Specialty care decreases once patients move into a nursing home: study

A study by researchers at Boston-based Harvard Medical School researchers found specialty care visits fell after patients moved into a nursing home.

The study, published in the Journal of the American Geriatrics Society in November, followed more than 39,000 people a year before and after they transitioned into nursing home residency. Resident information was taken from the Minimum Data Set and a 20 percent sample of Medicare fee-for-service claims from 2014 through 2018.

Among participants, 45.5 percent had a prior specialist visit 13 to 24 months before entering a nursing home. After becoming a nursing home resident, specialty visits decreased dropped by different percentages depending on the diagnoses and specialty:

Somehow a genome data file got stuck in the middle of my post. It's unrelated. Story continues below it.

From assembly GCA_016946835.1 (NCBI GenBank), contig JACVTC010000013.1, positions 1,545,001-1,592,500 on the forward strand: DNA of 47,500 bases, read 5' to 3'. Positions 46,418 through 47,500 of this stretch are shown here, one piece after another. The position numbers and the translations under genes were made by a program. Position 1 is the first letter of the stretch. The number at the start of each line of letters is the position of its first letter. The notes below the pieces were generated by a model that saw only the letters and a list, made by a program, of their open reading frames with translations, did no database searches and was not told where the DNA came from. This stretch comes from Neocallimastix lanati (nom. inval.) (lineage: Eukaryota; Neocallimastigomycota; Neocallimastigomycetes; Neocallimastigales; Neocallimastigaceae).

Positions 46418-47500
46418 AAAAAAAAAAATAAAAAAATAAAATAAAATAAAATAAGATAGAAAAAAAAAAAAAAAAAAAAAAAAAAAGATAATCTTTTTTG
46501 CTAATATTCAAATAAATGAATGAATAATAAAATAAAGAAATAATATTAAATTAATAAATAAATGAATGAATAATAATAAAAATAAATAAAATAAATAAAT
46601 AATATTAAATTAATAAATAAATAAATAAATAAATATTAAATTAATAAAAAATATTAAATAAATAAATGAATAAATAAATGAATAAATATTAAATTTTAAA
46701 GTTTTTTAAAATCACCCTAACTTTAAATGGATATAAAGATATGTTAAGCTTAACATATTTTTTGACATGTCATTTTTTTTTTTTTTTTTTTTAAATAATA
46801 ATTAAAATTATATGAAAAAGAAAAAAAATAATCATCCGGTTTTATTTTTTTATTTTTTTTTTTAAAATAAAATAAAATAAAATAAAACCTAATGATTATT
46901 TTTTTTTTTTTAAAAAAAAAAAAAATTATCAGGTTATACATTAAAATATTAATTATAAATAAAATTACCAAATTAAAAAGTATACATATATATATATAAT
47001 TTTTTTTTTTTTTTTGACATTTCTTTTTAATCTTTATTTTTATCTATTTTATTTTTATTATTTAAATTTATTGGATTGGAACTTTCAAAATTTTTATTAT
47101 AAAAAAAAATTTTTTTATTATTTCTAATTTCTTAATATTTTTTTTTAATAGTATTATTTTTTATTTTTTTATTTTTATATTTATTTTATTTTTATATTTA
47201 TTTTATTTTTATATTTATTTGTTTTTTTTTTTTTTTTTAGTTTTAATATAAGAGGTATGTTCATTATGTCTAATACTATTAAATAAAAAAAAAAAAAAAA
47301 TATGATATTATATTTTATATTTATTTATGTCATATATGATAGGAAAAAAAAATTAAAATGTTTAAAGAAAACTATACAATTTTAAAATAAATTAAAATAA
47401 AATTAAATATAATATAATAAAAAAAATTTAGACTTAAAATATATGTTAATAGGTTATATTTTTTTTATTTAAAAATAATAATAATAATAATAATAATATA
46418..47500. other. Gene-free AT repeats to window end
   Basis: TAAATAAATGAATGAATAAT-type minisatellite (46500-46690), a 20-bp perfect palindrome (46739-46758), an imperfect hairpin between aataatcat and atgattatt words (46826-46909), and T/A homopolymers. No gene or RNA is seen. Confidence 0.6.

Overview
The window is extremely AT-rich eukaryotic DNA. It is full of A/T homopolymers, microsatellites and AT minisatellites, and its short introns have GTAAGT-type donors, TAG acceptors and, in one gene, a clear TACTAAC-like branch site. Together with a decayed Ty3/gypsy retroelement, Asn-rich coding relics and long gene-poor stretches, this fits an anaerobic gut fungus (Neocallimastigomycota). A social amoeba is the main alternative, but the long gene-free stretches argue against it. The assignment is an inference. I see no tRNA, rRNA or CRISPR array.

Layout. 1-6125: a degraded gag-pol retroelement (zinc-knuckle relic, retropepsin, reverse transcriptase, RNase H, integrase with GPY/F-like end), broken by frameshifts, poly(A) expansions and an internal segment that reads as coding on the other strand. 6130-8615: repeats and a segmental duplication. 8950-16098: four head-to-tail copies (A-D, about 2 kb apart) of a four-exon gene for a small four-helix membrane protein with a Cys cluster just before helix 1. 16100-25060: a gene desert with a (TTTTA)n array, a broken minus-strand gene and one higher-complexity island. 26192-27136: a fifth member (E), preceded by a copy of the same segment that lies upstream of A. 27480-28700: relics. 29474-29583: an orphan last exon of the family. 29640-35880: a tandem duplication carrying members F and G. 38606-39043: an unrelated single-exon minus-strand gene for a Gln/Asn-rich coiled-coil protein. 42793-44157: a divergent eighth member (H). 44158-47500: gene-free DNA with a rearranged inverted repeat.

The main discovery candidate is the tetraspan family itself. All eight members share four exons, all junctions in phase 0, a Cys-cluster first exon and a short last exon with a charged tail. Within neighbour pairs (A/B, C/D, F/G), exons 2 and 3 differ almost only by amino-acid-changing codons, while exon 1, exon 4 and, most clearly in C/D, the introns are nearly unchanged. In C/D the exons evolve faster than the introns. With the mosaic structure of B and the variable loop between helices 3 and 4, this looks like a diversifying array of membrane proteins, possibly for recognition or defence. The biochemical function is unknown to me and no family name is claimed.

• Neurology in patients with multiple sclerosis dropped 0.9 percent.

  • Orthopedics dropped 14.4 percent.

  • Psychiatry dropped 67.9 percent.

Among residents who continued to visit specialists, 78.9 percent saw the same provider as before the transition.

In an editorial accompanying the study, Lauren Gerlach, DO, and Donovan Maust, MD, geriatric psychiatrists with Ann Arbor-based Michigan Medicine, wrote that the drop in psychiatric care was particularly concerning. More than 30 percent of nursing home residents have anxiety or depression, and the number of residents with a severe mental illness has increased 17 percent since 2017, according to the editorial. 

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